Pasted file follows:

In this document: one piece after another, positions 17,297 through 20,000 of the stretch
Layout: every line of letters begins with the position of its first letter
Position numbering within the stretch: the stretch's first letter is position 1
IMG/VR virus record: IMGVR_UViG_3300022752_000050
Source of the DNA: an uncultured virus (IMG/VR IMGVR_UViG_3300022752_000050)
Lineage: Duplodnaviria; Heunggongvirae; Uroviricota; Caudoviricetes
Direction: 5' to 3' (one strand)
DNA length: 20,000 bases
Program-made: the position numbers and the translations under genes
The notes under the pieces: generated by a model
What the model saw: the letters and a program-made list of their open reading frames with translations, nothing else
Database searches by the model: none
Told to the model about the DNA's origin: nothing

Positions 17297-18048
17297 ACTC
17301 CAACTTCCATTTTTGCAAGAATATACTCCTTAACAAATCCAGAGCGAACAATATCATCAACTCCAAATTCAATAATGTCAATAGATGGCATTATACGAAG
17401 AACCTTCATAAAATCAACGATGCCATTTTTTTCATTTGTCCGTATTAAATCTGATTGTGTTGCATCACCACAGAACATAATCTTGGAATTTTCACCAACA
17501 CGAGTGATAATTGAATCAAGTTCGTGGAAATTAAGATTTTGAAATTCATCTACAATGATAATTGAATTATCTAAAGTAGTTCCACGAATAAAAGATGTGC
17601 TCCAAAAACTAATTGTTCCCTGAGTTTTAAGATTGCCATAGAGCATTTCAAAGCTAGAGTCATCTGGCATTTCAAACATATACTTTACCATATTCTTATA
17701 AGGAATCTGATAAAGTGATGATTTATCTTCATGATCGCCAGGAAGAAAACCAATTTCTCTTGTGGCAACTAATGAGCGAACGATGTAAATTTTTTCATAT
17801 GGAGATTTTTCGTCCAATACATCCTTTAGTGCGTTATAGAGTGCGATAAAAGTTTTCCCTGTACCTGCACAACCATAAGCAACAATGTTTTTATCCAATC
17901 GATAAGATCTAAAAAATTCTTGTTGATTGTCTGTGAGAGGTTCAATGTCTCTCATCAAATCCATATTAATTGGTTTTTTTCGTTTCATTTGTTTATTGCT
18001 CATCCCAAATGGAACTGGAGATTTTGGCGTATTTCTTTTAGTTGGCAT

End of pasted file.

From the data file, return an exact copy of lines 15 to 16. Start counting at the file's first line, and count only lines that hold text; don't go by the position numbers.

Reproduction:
17297 ACTC
17301 CAACTTCCATTTTTGCAAGAATATACTCCTTAACAAATCCAGAGCGAACAATATCATCAACTCCAAATTCAATAATGTCAATAGATGGCATTATACGAAG